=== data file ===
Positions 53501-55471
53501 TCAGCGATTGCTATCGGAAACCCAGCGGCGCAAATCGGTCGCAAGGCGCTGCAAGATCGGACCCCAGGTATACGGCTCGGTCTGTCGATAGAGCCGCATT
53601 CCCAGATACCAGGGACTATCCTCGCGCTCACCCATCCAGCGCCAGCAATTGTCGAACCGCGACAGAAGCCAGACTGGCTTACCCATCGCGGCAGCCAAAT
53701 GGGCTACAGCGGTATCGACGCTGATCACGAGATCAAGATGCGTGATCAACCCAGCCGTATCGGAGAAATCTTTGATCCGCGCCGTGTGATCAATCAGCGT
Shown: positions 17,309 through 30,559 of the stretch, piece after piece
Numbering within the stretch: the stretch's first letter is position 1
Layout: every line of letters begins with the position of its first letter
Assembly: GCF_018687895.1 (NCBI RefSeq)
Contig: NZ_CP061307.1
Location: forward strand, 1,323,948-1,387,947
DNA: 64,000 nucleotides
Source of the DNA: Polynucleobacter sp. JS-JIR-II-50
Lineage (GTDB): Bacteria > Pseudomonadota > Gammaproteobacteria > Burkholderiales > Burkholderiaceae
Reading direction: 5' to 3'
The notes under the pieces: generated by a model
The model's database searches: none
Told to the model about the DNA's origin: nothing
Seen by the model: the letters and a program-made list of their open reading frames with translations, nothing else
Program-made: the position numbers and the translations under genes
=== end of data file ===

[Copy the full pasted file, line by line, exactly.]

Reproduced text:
Positions 53501-55471
53501 TCAGCGATTGCTATCGGAAACCCAGCGGCGCAAATCGGTCGCAAGGCGCTGCAAGATCGGACCCCAGGTATACGGCTCGGTCTGTCGATAGAGCCGCATT
53601 CCCAGATACCAGGGACTATCCTCGCGCTCACCCATCCAGCGCCAGCAATTGTCGAACCGCGACAGAAGCCAGACTGGCTTACCCATCGCGGCAGCCAAAT
53701 GGGCTACAGCGGTATCGACGCTGATCACGAGATCAAGATGCGTGATCAACCCAGCCGTATCGGAGAAATCTTTGATCCGCGCCGTGTGATCAATCAGCGT
Shown: positions 17,309 through 30,559 of the stretch, piece after piece
Numbering within the stretch: the stretch's first letter is position 1
Layout: every line of letters begins with the position of its first letter
Assembly: GCF_018687895.1 (NCBI RefSeq)
Contig: NZ_CP061307.1
Location: forward strand, 1,323,948-1,387,947
DNA: 64,000 nucleotides
Source of the DNA: Polynucleobacter sp. JS-JIR-II-50
Lineage (GTDB): Bacteria > Pseudomonadota > Gammaproteobacteria > Burkholderiales > Burkholderiaceae
Reading direction: 5' to 3'
The notes under the pieces: generated by a model
The model's database searches: none
Told to the model about the DNA's origin: nothing
Seen by the model: the letters and a program-made list of their open reading frames with translations, nothing else
Program-made: the position numbers and the translations under genes